Warning: Potential firestorm brewing.
When I was a student studying photography, hoping to someday be a journalist, I gave myself an assignment: To photograph a clash between the pro-life movement and the pro-choice advocates bound to explode during a rally one Saturday at the local Planned Parenthood clinic.
Being firmly in the pro-choice camp, I expected to find a group of feminist students rallying about privacy and the right to control their own destinies. On the other side I expected to witness aging male bible thumpers carrying crosses with crucified baby dolls attached and women with a brood of children stopping traffic in the streets.
On one level, I wasn't surprised. The pro-lifers were there with their blood and gore; with their children in tow. They shouted bible verses and prayed. They called the young women murderers. Some, however, were quietly carrying signs: "Only God should take a life."
I suppose the real surprise for me that day came from watching the faces of the women with whom I thought I'd identify distort into hatred and vitriol. They carried signs and shouted "I fuck to come, not to conceive." I left the event thinking: "Everyone's gotten it wrong."
A few years later as my friends started embarking on married life, families started to emerge. Women, now well into their childbearing years, began exchanging their briefcases for diaper bags. As is life, the women seated around the large table of our friendship all had different experiences. Some were childless and intended to remain so. Some were childless and heartbroken. Others were nowhere near finding relationships conducive to bringing children into the world and some were still biding their time.
Our newly pregnant friend was glowing. Telling us all about the excitement. But when she announced that she was planning on terminating the pregnancy if the amniocentesis indicated a problem, that it just wasn't fair to the child since they were not spring chickens anymore, the room went still. No one spoke. But somewhere in between the meal and the next meeting it was obvious that some in attendance had taken her to task for her "decision."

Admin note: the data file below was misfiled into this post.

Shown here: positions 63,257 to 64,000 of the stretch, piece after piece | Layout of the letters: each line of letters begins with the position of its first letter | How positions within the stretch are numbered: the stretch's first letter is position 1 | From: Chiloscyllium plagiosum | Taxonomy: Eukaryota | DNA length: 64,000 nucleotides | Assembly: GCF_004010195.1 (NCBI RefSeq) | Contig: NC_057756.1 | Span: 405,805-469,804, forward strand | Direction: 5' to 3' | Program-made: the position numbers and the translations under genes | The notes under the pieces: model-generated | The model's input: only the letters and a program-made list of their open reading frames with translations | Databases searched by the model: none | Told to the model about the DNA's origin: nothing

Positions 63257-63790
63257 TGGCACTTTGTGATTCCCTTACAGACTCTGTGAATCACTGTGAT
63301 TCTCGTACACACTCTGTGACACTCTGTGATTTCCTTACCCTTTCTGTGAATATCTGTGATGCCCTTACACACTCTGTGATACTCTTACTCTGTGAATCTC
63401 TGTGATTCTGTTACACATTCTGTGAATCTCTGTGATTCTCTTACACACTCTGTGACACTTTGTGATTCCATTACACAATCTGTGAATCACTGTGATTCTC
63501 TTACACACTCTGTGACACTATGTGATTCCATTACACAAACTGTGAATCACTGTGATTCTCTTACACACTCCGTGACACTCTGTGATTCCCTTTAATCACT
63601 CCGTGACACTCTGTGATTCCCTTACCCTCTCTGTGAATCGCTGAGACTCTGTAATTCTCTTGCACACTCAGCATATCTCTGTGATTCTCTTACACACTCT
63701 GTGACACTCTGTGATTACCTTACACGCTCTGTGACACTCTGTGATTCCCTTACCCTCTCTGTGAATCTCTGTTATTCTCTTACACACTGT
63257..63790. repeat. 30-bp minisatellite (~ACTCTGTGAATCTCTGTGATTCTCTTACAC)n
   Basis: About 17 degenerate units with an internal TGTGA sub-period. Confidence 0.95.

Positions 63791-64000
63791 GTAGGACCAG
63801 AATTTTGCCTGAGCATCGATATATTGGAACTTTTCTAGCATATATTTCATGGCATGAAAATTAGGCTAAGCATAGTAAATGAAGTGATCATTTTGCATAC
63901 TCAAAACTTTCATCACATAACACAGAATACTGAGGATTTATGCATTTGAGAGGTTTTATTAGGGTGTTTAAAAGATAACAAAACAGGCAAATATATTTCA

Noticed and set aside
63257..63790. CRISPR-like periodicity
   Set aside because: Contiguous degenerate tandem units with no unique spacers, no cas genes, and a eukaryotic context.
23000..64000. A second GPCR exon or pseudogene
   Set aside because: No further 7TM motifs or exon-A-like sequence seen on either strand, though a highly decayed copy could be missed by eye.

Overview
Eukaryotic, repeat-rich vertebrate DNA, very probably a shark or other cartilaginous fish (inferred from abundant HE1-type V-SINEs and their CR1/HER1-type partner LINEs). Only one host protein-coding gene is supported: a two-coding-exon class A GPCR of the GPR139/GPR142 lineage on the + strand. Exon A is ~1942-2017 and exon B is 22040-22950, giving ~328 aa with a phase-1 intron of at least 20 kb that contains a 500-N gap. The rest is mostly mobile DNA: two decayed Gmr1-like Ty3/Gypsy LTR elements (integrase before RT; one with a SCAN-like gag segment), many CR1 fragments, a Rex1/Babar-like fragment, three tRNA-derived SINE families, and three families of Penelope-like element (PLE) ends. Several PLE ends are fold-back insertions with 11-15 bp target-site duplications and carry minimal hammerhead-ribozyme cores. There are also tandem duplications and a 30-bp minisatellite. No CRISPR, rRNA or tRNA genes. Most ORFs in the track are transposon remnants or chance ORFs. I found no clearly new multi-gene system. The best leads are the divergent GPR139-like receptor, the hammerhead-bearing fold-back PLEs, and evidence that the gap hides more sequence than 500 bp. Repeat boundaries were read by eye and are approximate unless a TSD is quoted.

I had remained silent, so she came to me to complain about the others.
"I thought my friends were all pro-choice. I guess I was wrong," she said stingingly, obviously disappointed in her friends, who, as she saw it, are people who should support and accept you unconditionally.
But I couldn’t lie to her. I couldn't pretend I approved. I had to tell her that it wasn't that we were anti-choice or pro-life or whatever hyphenated label fits, it's just that she made that statement on front of some women who would have done anything for a child, even an unhealthy one. And that just seemed so insensitive. I explained that I felt such decisions should probably stay between a woman and her partner. "Pro-choice means that your privacy is what should be respected."
It occurred to me then what had been bothering me all those many years: Pro-choice doesn't mean pro-abortion. I may want those freedoms to exist, but I don't think being proud of your decision is a mandate of support for the ability to choose your destiny.
I know that she wanted her friends to rally round her and support her decisions, especially if she was uncomfortable making them. She wanted to be able to share her thoughts openly with us, and in that way I suppose we let her down.
More recently, as MS. Magazine called on people to sign its petition affirming "We Had an Abortion," I am wondering what it all means again.
Do drastic times call for drastic measures? Will raising awareness eventually allow us to make such difficult decision is peace and privacy for sure? I seriously doubt it will ever come to pass that we will feel GOOD about ourselves for having had abortions. I also don't think "coming out" will change any minds or lessen the "stigma." It just diverts the issue again.
I fully believe abortions will remain legal for those who seek them out; the cost to society would be too great if it weren't. Bottom Line: No one has to like it but it should be something we only need discuss with our doctors. The rest of the world should keep their eyes on their own page.